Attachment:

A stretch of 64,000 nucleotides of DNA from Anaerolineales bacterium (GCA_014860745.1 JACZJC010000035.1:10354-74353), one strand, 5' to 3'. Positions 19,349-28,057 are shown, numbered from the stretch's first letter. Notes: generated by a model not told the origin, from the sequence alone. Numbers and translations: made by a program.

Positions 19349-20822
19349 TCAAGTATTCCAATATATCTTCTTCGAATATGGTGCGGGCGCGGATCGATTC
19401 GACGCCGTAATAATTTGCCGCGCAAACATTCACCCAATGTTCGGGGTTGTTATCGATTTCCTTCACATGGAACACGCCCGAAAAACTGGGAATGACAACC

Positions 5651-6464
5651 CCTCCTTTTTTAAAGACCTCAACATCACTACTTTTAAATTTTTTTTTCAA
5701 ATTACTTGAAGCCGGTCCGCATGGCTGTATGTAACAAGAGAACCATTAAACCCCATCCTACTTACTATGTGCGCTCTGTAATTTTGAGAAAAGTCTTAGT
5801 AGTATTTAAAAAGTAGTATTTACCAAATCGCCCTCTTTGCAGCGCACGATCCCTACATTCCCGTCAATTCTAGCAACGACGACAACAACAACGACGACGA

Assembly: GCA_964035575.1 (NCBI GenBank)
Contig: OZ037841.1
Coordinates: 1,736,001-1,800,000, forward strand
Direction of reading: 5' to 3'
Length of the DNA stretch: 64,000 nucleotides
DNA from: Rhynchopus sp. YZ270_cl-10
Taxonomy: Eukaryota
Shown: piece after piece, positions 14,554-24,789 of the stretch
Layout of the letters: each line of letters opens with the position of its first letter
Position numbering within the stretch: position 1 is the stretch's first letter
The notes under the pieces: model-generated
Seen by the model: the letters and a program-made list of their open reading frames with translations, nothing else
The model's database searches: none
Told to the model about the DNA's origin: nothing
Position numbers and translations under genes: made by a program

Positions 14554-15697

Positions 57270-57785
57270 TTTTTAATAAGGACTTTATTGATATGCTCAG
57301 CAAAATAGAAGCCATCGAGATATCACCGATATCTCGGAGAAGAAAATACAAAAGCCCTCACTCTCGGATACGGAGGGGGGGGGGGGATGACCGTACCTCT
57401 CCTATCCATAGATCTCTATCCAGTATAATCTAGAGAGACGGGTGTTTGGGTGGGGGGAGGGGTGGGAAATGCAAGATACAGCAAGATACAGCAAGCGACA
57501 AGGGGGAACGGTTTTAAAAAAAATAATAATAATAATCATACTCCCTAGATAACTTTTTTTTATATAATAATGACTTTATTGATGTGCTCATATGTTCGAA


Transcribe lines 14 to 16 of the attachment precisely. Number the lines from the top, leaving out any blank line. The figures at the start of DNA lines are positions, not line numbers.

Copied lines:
DNA from: Rhynchopus sp. YZ270_cl-10
Taxonomy: Eukaryota
Shown: piece after piece, positions 14,554-24,789 of the stretch